While many firms claim to appreciate that there is more to pricing than costing, their behaviour fails to reflect this. A common financial metric used in many firms is a multiplier – the expectation that each fee earner will deliver fees that are a multiple of their costs. This is not inappropriate as a costing tool and instead should only be seen as one input into pricing. In firms where this think ing is embedded it limits the upside they should be achieving. The pricing focus within firms is often about bringing the bottom 10-20 per cent up to a minimum level. Generally the greater opportunity is to push the top 10-20 per cent to where they could be.
Myth #3 – Pricing strategy should be driven by client feedback
Having recognised that a robust pricing strategy requires input on client value and competitors, firms often seek to address these issues through client feedback. While this is not inappropriate, care needs to be taken regarding how feedback is obtained and used.
The first challenge in asking clients about your pricing is to obtain honest feedback. Clients would generally like to obtain your services at as low a price as possible. Many will highlight that if you were less expensive they would give you more work. But of course your pricing cannot be assessed in isolation of assessing client perceptions of the value you offer, your competitive position and pricing relative to competitors.
Perhaps more importantly, the feedback obtained may simply be a reflection of your position in the market. Feedback from clients to firms that occupy a premium market position (high price and high perceived benefits) is generally that they are too expensive. Clients love the benefits and performance. If only the price was a little lower.
Feedback to firms that are in the economy position (low price usually accompanied by lower brand strength, less breadth and depth and/or lower perceived capabilities) is generally that they are not strong enough in certain areas. Clients love the price, if only the benefits delivered were greater.
Based solely on client feedback it would be appropriate for those in a premium position to reduce their price. However the impact of this is that they would become less profitable and therefore over time less able to retain their premium position. If your clients are saying you’re expensive, this may simply reflect that you are in a premium position – particularly if they continue to use you.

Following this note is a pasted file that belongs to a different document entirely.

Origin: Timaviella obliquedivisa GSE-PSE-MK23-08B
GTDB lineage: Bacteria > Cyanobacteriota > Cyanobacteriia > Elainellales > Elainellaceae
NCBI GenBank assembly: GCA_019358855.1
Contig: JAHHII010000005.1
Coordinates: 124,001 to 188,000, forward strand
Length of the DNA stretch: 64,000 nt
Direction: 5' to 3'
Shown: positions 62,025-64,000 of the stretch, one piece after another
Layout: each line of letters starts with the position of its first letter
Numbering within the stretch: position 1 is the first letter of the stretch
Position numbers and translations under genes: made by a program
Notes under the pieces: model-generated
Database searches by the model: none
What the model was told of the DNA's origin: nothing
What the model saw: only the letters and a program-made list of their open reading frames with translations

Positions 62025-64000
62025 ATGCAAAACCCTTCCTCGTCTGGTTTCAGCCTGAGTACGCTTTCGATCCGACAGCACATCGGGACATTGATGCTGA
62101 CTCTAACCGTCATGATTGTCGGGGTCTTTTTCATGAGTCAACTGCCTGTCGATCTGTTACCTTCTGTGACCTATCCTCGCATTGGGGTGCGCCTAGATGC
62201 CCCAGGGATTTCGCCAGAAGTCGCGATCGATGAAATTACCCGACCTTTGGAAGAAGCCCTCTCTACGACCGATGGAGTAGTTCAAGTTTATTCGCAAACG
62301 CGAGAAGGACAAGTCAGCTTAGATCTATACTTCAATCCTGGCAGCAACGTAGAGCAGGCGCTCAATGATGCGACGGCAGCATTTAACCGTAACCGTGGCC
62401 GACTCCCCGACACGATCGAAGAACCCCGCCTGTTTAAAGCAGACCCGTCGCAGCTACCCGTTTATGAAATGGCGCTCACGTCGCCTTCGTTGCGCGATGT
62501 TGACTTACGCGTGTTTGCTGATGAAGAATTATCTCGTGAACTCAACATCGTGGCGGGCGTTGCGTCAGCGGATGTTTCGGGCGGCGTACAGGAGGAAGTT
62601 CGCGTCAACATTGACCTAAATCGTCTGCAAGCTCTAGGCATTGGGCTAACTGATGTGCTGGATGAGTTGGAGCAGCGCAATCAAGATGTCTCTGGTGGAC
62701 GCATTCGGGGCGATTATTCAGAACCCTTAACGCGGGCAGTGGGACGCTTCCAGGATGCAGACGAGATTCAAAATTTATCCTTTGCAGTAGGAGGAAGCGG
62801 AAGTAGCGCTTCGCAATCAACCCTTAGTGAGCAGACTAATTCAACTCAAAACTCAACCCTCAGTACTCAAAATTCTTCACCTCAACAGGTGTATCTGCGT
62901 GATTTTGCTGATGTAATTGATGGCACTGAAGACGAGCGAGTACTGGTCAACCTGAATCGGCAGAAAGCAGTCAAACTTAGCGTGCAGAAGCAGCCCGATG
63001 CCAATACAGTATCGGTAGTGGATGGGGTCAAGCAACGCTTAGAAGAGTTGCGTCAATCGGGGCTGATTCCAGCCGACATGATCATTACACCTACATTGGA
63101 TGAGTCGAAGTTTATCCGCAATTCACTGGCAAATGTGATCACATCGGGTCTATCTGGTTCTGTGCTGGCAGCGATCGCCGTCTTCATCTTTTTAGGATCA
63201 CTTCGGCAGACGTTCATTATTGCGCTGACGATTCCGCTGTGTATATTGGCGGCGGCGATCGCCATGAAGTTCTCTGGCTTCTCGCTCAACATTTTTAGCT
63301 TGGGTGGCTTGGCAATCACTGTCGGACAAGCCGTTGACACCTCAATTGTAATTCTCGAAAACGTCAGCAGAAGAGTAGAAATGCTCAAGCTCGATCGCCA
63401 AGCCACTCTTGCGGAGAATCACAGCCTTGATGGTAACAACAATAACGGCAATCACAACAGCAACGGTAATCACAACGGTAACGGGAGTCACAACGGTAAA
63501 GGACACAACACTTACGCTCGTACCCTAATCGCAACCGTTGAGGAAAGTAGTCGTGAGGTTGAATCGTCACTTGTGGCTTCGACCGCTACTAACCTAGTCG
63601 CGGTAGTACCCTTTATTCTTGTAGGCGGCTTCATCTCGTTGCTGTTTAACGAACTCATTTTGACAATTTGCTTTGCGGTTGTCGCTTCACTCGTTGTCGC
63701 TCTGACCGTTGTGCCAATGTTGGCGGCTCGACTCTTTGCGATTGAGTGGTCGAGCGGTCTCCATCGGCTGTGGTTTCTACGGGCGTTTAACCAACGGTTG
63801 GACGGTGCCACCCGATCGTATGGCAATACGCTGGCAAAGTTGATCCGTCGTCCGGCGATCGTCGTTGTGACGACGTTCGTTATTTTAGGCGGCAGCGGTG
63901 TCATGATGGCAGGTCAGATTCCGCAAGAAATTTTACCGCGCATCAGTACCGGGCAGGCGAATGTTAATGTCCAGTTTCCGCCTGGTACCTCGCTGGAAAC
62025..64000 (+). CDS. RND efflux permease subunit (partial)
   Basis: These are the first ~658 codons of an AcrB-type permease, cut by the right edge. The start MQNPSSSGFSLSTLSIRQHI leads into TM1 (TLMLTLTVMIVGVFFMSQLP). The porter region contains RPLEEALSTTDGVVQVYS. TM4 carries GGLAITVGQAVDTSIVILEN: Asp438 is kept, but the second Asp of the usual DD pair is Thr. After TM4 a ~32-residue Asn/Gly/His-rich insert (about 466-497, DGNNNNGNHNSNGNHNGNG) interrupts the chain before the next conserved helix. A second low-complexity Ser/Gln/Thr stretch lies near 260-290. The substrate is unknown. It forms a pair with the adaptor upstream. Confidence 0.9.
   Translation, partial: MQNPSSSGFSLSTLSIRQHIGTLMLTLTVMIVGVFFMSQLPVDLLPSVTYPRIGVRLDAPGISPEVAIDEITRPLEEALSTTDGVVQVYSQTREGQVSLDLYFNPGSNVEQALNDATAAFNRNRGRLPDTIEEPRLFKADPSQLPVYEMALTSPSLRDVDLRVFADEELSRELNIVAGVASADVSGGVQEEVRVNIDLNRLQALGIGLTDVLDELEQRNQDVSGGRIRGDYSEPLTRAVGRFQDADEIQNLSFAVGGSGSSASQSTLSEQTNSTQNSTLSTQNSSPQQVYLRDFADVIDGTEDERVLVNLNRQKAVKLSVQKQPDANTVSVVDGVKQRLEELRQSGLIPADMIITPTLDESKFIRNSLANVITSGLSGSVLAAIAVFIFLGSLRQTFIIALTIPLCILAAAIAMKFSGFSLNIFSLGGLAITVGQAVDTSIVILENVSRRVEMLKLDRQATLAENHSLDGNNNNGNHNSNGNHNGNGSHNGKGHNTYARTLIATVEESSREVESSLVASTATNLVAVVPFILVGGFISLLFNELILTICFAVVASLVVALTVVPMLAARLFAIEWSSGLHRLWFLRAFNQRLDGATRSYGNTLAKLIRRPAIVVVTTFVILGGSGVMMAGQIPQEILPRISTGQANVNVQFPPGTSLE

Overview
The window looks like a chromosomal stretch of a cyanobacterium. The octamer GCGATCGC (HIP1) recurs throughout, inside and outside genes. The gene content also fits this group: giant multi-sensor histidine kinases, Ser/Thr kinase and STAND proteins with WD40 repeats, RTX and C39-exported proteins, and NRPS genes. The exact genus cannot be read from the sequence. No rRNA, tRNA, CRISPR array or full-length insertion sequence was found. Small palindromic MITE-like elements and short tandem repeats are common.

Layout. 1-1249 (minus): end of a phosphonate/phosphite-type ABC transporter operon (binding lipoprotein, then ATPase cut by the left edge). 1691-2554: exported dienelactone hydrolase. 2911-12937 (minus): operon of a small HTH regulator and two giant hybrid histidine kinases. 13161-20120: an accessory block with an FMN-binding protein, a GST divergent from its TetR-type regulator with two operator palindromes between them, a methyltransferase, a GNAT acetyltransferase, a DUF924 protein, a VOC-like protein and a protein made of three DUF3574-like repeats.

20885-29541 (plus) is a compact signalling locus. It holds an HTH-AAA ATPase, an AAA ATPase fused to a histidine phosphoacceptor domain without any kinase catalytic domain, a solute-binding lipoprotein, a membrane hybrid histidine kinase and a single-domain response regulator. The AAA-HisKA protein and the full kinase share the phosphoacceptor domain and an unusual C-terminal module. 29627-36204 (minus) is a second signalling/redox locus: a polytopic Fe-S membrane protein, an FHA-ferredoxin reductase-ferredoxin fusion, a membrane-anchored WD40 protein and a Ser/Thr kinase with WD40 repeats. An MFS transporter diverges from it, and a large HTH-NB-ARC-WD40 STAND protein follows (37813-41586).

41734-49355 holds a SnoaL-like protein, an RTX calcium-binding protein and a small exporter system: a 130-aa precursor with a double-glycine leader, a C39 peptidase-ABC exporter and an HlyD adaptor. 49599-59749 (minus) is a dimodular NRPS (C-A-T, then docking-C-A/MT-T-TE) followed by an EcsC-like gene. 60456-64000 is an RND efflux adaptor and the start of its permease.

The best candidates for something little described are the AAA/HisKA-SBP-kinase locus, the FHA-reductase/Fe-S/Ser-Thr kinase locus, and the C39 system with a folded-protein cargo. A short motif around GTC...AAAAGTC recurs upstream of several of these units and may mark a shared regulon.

Myth #4 – Competitive markets equal price sensitivity
Competitive markets are only price sensitive where clients have multiple options that satisfy their needs and price is a primary driver of choice. If clients are not buying based on price, don’t sell on it. Price is playing an increasingly important role in some professional services. However, the intangible nature of professional services means that for most clients, if they find a firm that has the expertise, delivers a great service, understands them, continues to improve, and with which they have a strong, trusting relationship, then paying a five, 10 or 20 per cent premium is justifiable.
Managing the myths
Myths like those mentioned above are able to foster within professional service firms because so many individuals – from partners to finance to marketing – all play a role in pricing without necessarily having full knowledge of contemporary pricing practices. Given that pricing has a greater impact on profitability than any other lever, myths such as these can have a significant detrimental impact on profitability. To effectively address this, a number of leading professional services firms are now following the lead set by most other markets and establishing pricing teams to manage the area.
Of course, the key question that remains for the majority of organisations in the professional services sector is: who’s managing your pricing?